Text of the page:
Rents in London have peaked in many locations with the market currently stagnant and facing uncertainty due to the UK deciding to leave the European Union, the latest analysis suggests.
While Benham & Reeves Residential Lettings’ Heat Map generally shows relatively consistent trends across the capital, second quarter results show a disparate market.
For example rents were up more than 4% in Chelsea but in nearby South Kensington they were down more than 4%. Similar contradictory results were to be found across London with adjacent areas showing wildly different fortunes.
The report explains that even in the early part of this year, uncertainty over Brexit was affecting the prime central London rental market. Non-nationals were awaiting the result of the referendum while UK nationals were finding better value in East London and the suburbs. Rents in central London were falling, much to the frustration of landlords who were also suffering from the double blow of stagnating capital growth.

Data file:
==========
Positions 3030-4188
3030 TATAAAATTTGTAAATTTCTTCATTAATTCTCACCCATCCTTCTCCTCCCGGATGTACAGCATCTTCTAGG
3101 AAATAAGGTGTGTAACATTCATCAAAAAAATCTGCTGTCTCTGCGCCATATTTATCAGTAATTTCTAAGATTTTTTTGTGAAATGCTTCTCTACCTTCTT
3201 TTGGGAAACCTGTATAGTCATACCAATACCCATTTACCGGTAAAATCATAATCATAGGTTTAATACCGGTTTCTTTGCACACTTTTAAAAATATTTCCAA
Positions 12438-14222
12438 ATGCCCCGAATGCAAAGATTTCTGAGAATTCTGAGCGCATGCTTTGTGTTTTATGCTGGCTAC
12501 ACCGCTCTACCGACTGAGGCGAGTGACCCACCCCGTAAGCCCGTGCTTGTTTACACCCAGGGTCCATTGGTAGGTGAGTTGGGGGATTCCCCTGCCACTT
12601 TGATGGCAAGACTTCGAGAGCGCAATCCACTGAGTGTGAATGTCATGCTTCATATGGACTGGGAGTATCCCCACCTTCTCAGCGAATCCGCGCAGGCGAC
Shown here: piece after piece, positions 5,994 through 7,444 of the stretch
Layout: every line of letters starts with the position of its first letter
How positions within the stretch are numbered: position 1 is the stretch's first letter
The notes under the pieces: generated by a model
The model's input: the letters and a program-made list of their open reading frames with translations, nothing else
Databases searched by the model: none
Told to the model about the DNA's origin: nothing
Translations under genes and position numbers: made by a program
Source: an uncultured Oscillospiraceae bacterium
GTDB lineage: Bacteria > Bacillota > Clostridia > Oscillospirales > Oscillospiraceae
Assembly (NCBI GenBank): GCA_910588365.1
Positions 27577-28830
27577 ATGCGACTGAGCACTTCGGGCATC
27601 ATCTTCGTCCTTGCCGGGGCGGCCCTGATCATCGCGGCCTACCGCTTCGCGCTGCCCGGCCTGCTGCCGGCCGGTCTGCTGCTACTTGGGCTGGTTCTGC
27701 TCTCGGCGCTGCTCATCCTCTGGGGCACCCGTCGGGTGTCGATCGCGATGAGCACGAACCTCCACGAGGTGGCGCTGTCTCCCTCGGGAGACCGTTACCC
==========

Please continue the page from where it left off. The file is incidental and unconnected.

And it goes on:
Rental value growth was to be found in outer London until recently. However, the most recent figures from Benham & Reeves Lettings demonstrates that rental values have finally peaked there, as well. Most areas outside of prime central London saw rents plateau or boast only nominal growth.
The report says it is perhaps noteworthy that there is a lack of definable trends. Hampstead Garden Suburb saw growth of over 4.5% while adjacent North Finchley saw rents fall by over 10%. The report suggests that the contrast may be due in part to the reopening of the Northern Line interchange at Tottenham Court Road.
The eastern part of the City also saw double digit growth, thanks in part to the release of some highly anticipated new developments in the area, while the western part of the City saw rents fall by over 4%.
‘There is nothing the property market hates more than uncertainty. While the referendum result may not have been what many London residents wanted, it has provided us with an answer,’ said Marc von Grundherr of Benham & Reeves Lettings.
‘Our quarter two results are a reflection of what was happening in the market in the run up to the vote. If anything, the referendum result could be just what the market needed. The rental market always benefits in financially volatile times as people would rather rent than commit to buying a property,’ he explained.
‘Demand is still strong and since the referendum, we are receiving an average of 17 applicants per property compared to 13.9 at this time last year. Notably, many of the applicants have been from the EU,’ he added.